So I was thrilled to prepare this home for my wife and baby girl.  As we bought furniture and settled in, I relished seeing my daughter running around gleefully inside the house.  And then, when I was bringing her home at the end of the day, I was moved, choked up, when I heard her say that word.  She said it clear as day.  A simple statement of fact: “Home.”

That’s right, I thought.  She understands.  We are home.  This is our home.  A place of warmth and shelter and safety, a little world that we inhabit together as a family, a world we only really share with one another.

I was deeply grateful in that moment.  Deeply happy.  Deeply in love with my daughter.  Deeply moved by the power of this word.  And proud to provide a safe haven in which my daughter could grow in body and soul.

I could not help but think, however, of all those who are losing their homes right now due to our national financial distress.  I could not help but feel the pain of those many thousands of fathers – and mothers – who have had to look their children in the eyes and tell them that they were losing their homes.  We see the statistics and worry for our economy, and the political blame game is played.  It is important to understand the causes of the housing bubble and collapse, but it important for us as Christians to appreciate, and to feel, the immense human cost behind every house that is lost, the anguish and disappointment, fear and depression.  The emotional toil of this great recession is vast and oceanic.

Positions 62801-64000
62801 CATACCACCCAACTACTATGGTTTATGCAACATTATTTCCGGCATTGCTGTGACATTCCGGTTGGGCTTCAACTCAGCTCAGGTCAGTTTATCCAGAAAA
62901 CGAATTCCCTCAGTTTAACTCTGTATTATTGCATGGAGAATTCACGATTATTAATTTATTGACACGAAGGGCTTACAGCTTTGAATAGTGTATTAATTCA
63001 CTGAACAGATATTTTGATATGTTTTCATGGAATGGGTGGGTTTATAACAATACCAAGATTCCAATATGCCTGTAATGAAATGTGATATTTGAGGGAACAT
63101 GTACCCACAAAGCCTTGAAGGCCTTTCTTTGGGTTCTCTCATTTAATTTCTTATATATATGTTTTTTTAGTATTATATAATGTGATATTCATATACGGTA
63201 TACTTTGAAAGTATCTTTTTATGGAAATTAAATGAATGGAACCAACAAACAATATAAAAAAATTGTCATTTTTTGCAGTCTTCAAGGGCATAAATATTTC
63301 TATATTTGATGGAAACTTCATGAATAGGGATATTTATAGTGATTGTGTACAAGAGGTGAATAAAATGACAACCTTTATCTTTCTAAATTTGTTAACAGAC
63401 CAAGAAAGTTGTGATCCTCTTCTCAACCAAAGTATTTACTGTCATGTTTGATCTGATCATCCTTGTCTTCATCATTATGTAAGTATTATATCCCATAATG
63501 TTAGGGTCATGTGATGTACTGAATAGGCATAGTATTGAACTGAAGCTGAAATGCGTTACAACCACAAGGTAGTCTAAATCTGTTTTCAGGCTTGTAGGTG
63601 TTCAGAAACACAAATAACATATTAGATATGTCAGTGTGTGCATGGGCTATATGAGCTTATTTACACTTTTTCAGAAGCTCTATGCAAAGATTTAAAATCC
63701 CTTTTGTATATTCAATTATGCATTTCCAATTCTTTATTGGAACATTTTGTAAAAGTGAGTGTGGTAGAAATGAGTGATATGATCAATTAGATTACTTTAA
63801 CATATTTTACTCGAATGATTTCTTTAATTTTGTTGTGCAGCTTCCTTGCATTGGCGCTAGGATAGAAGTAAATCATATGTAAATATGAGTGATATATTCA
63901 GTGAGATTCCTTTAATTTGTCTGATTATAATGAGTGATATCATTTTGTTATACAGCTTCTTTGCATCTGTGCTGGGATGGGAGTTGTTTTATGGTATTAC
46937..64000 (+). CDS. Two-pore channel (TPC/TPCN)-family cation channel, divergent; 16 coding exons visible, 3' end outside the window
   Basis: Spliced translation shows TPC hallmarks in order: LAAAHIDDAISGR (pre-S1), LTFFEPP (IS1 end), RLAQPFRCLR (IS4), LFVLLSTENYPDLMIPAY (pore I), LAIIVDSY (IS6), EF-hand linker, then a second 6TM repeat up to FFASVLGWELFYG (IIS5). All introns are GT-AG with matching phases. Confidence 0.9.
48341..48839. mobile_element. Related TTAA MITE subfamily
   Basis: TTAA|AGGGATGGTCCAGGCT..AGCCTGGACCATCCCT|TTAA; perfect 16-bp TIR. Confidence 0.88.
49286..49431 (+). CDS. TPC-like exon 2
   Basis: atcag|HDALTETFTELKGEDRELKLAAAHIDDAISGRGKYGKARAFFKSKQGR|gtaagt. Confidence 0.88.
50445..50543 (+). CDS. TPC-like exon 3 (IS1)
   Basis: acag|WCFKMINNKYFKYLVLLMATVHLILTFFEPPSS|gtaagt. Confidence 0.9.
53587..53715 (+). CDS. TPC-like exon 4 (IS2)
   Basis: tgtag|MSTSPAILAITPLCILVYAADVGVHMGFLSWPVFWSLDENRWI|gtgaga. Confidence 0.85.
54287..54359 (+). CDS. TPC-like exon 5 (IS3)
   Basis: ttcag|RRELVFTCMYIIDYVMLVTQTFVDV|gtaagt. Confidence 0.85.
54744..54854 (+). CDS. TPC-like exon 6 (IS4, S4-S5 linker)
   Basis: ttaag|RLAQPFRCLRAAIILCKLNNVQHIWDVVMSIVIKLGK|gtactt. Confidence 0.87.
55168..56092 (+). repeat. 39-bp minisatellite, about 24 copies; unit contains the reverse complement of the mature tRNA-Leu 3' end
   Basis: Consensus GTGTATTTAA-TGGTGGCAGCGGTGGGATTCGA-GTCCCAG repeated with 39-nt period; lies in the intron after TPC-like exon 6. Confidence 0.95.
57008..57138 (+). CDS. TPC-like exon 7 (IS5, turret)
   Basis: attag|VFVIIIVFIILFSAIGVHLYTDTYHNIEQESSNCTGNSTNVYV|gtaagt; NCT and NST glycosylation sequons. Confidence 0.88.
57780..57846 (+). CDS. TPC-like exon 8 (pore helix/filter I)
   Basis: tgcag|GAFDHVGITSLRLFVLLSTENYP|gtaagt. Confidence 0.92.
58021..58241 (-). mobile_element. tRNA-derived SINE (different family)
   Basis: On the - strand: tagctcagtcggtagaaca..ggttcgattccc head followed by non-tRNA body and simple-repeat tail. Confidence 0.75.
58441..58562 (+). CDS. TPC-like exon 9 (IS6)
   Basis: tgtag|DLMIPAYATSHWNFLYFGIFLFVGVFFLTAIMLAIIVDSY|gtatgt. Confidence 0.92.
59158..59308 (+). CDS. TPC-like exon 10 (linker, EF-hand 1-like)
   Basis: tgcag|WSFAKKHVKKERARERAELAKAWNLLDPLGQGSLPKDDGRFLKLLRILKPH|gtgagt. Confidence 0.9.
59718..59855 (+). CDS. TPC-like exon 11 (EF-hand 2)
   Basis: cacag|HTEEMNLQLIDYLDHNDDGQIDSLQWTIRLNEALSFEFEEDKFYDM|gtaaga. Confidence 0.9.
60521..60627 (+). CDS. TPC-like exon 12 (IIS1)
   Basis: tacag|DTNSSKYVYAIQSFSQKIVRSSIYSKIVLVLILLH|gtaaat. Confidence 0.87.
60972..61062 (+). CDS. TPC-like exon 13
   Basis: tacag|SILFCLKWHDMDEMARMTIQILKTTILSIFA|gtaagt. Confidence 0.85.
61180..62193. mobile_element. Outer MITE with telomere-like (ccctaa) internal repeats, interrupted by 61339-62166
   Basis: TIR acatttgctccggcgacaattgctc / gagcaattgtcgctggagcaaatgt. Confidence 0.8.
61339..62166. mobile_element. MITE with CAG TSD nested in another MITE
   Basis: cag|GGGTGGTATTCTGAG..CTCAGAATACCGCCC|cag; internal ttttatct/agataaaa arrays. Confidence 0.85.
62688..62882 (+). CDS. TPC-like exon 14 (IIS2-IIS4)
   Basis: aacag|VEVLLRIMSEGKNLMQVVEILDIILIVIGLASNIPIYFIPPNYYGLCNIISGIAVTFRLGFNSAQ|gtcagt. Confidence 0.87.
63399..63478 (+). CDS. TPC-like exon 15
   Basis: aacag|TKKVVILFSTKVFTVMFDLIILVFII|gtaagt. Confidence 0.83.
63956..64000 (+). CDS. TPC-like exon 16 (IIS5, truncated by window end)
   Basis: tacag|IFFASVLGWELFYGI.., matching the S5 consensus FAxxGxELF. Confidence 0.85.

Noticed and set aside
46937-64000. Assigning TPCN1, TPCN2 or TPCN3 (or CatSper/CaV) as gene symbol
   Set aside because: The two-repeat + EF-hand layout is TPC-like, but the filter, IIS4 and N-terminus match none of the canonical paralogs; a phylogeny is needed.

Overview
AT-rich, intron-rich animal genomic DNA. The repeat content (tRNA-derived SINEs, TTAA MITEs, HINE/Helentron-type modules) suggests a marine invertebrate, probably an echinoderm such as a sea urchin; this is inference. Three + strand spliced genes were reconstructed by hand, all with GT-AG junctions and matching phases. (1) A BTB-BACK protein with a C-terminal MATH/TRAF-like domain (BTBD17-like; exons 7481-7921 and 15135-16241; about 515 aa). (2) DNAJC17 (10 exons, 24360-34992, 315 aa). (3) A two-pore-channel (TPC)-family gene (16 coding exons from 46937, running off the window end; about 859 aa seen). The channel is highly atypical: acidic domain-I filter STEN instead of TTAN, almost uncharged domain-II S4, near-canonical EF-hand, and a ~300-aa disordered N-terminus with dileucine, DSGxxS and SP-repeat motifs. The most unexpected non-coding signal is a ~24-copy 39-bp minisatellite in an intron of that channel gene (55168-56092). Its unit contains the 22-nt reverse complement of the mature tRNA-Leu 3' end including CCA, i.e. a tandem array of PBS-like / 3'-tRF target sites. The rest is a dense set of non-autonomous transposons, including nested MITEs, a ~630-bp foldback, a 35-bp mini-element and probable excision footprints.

Put aside the political issues for now.  I am not talking about those who took homes they could not afford, or government agencies that pressed home ownership beyond responsible bounds.  Or those lenders who sold loans they should not have sold.  I’m just talking about the national tragedy of millions of families losing their homes.

Let’s pray for those families.  And for those of us who have homes now, let’s give thanks to God for giving us not only a spiritual home as we are “found in Christ” (Philippians 3:9), and not only an eternal home in the everlasting mansions, but a home in the here and now.